- The Constitution says you have a right to privacy - but it is not illegal for a person to record a conversation that they are party to, says a Johannesburg attorney.
- Labour Court rulings have also made it clear that employers may record and use your conversations against you.
- For more, go to Business Insider SA.
Contrary to what may you think, it’s perfectly legal for anyone to secretly record a conversation they have with you, says a Johannesburg attorney.
While the Constitution provides that everyone has the right to privacy, it is not illegal for a person to record a conversation that they are party to, says Roy Bregman of Bregman Moodley Attorneys. Bregman has been practising law for more than four decades.
“Section 4 of the Regulation of Interception of Communications and Provision of Communication-Related Information Act, 2002 (RICA) provides that any person, other than a law enforcement officer, may intercept any communication if he or she is a party to the communication, unless such communication is intercepted by such person for purposes of committing an offence.”
The recorded conversation can also be used in a court against you – even though the Constitution says that evidence obtained in a manner that violates any right in the Bill of Rights must be excluded.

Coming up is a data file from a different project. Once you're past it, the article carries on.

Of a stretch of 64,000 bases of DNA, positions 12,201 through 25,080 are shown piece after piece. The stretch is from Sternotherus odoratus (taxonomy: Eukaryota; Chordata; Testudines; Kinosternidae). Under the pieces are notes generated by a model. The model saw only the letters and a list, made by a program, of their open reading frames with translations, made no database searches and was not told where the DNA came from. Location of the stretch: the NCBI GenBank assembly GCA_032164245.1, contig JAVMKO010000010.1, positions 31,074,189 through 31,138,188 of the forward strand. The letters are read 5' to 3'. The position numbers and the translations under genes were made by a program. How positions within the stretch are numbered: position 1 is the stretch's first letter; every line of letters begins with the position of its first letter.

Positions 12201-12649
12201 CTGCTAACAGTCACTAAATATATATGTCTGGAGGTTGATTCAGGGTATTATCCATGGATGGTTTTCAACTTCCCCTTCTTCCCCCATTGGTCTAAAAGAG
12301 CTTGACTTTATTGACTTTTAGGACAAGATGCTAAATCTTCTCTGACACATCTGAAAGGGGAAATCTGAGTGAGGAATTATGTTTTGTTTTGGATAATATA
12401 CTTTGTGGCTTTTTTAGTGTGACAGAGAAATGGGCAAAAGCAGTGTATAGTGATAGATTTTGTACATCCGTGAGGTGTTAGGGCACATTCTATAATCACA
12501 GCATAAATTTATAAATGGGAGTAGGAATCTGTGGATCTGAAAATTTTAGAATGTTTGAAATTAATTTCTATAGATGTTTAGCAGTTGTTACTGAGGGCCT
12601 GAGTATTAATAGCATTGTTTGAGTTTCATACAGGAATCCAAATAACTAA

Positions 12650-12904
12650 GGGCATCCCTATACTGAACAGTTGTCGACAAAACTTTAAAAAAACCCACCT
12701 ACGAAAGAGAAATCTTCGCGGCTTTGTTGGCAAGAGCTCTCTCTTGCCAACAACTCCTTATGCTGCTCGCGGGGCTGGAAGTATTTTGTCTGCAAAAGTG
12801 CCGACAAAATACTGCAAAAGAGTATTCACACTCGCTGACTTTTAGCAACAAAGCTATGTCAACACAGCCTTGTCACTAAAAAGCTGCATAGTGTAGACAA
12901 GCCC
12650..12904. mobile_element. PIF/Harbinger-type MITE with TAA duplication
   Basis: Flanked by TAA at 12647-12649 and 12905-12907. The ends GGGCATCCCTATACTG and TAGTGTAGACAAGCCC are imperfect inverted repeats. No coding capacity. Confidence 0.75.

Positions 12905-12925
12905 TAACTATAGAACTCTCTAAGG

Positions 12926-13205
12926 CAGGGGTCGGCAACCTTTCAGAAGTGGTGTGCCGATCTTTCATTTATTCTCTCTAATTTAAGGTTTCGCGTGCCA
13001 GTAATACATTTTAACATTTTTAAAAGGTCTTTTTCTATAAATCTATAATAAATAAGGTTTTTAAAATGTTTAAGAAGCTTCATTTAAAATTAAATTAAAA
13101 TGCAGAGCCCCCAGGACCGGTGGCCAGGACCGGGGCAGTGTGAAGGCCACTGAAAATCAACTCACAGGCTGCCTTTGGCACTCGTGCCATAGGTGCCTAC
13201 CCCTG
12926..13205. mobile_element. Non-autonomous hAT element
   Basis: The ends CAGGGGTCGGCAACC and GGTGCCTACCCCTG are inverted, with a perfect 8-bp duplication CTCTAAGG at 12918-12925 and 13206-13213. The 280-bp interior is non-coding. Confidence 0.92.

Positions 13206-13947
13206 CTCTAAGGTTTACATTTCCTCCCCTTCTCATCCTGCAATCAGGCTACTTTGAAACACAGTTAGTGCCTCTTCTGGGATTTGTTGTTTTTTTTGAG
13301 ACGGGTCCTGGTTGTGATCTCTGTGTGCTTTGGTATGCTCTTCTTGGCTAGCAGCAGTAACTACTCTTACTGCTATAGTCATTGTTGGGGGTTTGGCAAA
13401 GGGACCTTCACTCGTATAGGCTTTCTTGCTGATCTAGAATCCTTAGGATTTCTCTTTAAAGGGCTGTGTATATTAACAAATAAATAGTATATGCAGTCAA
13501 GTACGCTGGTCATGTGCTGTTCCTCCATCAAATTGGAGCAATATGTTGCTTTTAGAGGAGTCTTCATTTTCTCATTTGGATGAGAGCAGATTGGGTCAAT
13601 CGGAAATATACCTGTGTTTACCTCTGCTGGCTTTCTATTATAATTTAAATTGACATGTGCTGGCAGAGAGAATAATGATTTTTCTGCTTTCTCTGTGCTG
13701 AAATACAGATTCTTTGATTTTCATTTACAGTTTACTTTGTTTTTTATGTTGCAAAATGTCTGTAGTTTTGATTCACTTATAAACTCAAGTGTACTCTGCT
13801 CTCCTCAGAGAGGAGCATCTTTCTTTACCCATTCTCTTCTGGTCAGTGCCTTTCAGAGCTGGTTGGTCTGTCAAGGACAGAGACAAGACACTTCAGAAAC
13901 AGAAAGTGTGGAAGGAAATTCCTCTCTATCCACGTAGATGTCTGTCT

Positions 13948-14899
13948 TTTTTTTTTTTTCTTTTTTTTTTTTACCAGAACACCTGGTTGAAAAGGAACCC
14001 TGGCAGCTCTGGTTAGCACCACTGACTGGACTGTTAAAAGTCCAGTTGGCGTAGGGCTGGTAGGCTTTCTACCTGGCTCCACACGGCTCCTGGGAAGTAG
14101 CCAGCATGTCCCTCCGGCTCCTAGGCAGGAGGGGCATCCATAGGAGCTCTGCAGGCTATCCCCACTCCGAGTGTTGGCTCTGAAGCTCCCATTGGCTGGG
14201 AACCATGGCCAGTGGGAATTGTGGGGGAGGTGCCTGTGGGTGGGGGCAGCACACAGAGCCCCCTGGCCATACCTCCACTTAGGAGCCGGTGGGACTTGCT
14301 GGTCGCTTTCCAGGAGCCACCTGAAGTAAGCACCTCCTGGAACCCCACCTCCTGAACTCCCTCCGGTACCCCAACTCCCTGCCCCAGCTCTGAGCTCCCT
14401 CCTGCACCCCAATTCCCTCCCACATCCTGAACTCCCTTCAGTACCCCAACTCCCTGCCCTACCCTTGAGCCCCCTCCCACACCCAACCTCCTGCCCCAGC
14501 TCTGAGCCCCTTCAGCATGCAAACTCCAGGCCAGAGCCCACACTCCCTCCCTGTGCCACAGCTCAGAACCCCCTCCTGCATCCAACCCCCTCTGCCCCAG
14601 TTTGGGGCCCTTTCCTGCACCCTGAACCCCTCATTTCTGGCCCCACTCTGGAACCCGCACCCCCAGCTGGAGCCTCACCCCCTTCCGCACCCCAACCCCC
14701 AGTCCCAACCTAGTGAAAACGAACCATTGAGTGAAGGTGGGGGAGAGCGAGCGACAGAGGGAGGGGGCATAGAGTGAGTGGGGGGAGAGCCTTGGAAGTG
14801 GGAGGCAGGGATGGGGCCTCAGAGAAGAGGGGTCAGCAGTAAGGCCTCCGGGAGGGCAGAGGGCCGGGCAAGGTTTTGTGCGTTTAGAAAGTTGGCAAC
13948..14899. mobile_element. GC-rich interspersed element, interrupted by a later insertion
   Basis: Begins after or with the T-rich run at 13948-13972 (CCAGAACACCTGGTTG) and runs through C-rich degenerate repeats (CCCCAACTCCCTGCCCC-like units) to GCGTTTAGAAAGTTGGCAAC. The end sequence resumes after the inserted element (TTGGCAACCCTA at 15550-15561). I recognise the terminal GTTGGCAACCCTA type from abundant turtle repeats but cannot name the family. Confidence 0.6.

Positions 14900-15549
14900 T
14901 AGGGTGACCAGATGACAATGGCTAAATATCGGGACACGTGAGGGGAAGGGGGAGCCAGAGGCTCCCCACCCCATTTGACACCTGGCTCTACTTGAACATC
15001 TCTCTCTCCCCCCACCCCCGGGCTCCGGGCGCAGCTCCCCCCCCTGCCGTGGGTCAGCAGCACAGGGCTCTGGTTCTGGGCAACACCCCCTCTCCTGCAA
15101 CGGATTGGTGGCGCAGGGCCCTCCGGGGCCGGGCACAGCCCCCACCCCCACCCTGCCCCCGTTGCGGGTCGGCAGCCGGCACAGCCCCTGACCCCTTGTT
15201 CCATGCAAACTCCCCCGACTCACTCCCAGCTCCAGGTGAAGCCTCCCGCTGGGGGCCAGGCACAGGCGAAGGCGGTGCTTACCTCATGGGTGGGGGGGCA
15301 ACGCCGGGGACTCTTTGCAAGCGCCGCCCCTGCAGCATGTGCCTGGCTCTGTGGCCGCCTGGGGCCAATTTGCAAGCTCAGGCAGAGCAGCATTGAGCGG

“This would of course mean that if evidence (such as audio recordings) is obtained in a manner that violates an employee’s right to privacy, it would not be admissible. However, section 35(5) of the Constitution qualifies this to essentially provide that such evidence would be admissible if it is in the interests of justice to do so,” says Bregman.
Labour Court rulings have also made it clear that employers can record and use your conversations against you.
An employer is entitled to breach the privacy of an employee if it can prove that the employee gave his or her consent or that the breach was justified by necessity or in the interests of justice to do so, says Bregman.
“An employer can present evidence in disciplinary hearings or arbitrations in the form of audio recordings (legally or illegally obtained), if doing so would be in the interests of justice and even if obtaining them infringes on an employee’s right to privacy,” says Bregman.
However, employers are still required to follow a fair process and provide the employee with a fair opportunity to state his case and to respond to the evidence presented against him.
In a recent case, an IT firm in Sandton used an employer's recorded telephonic conversations in a lawsuit. The court found that this is permissible, given that that the conversations took place at the employer's premises and within business hours. There was therefore "no legitimate expectation of privacy", Bregman says.
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